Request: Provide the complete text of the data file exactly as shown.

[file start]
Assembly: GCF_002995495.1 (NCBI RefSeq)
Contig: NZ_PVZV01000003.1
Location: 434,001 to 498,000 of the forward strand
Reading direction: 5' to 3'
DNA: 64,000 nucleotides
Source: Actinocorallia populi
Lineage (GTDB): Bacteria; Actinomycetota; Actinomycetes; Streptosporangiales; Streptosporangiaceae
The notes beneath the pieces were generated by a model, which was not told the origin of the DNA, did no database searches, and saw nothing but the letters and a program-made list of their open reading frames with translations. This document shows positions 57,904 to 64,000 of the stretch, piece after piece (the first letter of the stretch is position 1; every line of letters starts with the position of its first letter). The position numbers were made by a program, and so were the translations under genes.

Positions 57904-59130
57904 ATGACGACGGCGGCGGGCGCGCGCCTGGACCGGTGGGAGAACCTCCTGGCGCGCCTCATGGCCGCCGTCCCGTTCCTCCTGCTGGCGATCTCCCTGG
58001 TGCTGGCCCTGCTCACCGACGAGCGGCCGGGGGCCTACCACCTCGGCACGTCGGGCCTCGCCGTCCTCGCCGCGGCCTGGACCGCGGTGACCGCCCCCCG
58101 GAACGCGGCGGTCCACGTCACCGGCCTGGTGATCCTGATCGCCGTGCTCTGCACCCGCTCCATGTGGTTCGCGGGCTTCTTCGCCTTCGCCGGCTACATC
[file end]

Assembly: GCF_002995495.1 (NCBI RefSeq)
Contig: NZ_PVZV01000003.1
Location: 434,001 to 498,000 of the forward strand
Reading direction: 5' to 3'
DNA: 64,000 nucleotides
Source: Actinocorallia populi
Lineage (GTDB): Bacteria; Actinomycetota; Actinomycetes; Streptosporangiales; Streptosporangiaceae
The notes beneath the pieces were generated by a model, which was not told the origin of the DNA, did no database searches, and saw nothing but the letters and a program-made list of their open reading frames with translations. This document shows positions 57,904 to 64,000 of the stretch, piece after piece (the first letter of the stretch is position 1; every line of letters starts with the position of its first letter). The position numbers were made by a program, and so were the translations under genes.

Positions 57904-59130
57904 ATGACGACGGCGGCGGGCGCGCGCCTGGACCGGTGGGAGAACCTCCTGGCGCGCCTCATGGCCGCCGTCCCGTTCCTCCTGCTGGCGATCTCCCTGG
58001 TGCTGGCCCTGCTCACCGACGAGCGGCCGGGGGCCTACCACCTCGGCACGTCGGGCCTCGCCGTCCTCGCCGCGGCCTGGACCGCGGTGACCGCCCCCCG
58101 GAACGCGGCGGTCCACGTCACCGGCCTGGTGATCCTGATCGCCGTGCTCTGCACCCGCTCCATGTGGTTCGCGGGCTTCTTCGCCTTCGCCGGCTACATC